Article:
Jack and Dan just recently released their 100th episode of Worst Episode Ever (congrats, guys!) and a lot has happened during those 100 episodes: episodes have been ranked; theories have been made; trends have been observed; and characters have been created. As a starter’s guide for all of you, I’ve created a brief glossary of some of the more important terms you’ll need if you decide to hop in from where they are now (though I suggest going back and listening from the start).
Worst Episode Ever Glossary for Newbies
- Groophic: Originated from a mispronunciation of “graphic,” Groophic started off as a Muzzy-like creature lecturing kids on remembering to wear their bike helmets before transitioning into a conspiracy-theory believing creature who still occasionally lectures kids on remembering to wear their bike helmets.
- Hemus: A hillbilly prospector who started life by ending every sentence with “It’s me, Hemus!” Sadly, he doesn’t do that as much anymore… But is a cult favorite nevertheless.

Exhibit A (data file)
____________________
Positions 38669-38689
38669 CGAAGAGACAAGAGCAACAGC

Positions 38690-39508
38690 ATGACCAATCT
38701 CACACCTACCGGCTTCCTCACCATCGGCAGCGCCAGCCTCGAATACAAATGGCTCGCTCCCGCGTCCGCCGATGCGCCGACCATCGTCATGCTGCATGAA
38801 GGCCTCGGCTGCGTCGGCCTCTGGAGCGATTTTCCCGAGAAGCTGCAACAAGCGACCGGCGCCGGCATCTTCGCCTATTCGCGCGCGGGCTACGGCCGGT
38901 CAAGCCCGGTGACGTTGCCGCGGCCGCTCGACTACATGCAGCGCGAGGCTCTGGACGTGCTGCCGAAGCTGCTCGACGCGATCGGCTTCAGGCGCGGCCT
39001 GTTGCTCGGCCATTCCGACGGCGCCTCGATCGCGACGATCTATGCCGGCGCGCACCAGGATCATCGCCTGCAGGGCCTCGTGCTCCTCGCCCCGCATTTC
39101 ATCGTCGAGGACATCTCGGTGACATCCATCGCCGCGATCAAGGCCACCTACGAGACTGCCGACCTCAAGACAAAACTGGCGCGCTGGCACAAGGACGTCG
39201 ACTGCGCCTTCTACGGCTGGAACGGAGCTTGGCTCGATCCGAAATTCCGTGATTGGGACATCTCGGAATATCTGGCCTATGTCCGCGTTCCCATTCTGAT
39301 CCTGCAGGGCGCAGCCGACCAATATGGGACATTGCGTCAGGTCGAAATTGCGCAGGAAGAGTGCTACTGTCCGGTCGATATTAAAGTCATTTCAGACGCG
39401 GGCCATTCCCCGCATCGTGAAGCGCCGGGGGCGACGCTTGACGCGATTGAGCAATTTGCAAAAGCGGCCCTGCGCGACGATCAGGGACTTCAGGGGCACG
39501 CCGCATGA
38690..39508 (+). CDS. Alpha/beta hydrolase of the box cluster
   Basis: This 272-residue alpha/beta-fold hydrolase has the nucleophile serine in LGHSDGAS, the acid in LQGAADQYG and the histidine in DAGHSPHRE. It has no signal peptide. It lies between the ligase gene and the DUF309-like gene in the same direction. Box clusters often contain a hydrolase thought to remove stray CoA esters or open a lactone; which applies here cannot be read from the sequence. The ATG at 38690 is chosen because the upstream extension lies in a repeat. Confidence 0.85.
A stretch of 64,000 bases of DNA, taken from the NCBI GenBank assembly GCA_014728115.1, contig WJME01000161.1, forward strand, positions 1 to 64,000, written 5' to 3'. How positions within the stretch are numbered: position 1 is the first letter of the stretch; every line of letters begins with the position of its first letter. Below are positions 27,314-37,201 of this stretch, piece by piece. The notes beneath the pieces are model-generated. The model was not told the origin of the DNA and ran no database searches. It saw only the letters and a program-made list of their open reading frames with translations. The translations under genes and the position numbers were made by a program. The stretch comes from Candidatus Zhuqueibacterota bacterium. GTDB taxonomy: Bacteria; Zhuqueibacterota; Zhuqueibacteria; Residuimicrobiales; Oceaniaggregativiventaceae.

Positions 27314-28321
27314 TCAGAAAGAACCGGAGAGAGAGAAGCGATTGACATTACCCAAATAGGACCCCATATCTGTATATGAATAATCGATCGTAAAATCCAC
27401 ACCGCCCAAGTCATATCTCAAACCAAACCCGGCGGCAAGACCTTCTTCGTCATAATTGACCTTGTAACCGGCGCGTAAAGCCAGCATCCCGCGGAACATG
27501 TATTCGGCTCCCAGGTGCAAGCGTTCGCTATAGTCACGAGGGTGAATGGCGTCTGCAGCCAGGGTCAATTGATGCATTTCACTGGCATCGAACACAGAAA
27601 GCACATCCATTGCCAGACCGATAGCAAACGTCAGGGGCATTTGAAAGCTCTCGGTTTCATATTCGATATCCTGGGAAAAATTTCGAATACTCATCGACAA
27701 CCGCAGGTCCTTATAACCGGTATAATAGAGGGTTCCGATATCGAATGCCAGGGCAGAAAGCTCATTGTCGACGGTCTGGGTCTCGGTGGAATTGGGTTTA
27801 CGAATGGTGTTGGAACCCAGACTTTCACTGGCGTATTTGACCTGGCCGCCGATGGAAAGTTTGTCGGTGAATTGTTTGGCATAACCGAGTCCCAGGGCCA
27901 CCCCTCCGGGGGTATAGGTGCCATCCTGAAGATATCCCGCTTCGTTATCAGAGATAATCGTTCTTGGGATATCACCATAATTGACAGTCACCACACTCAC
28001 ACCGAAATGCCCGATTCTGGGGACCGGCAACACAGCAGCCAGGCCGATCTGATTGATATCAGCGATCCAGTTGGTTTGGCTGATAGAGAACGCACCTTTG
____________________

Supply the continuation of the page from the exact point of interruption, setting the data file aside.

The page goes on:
- Freet: The introduction of Freet was something that Jack was definitely not amused by and it also gave-way to their new rule of each character needing to have three characteristics in order to be a fully-fleshed out character. Here are Freet’s: he likes to collect stamps; he’s never been in love, but he’s putting himself out there; and he enjoys cryptograms.
- Lala: A term for lawyers that only lawyers are allowed to use. Dan himself is a lawyer, but Jack uses the term sometimes, much to Dan’s chagrin.
- Little Ghost Girl: A little ghost girl who was eaten by Groophic and sounds like Werner Herzog.
- The Bus Stop: Where all of their characters hang out. As they wait for the bus to get home, they’ll occasionally pop in and join the podcast for a bit. The bus never seems to arrive so that stop is pretty crowded by now.
- HIPPO: The official ranking system. It has four categories, which are humor, integrity, production, and originality. Each gets a grade from 0 to 5 though humor and integrity are given more weight than production and originality. In the very early days of the podcast, the hosts used to simply add each episode to their list based on their gut feeling, but about 15 episodes in, they started using this system.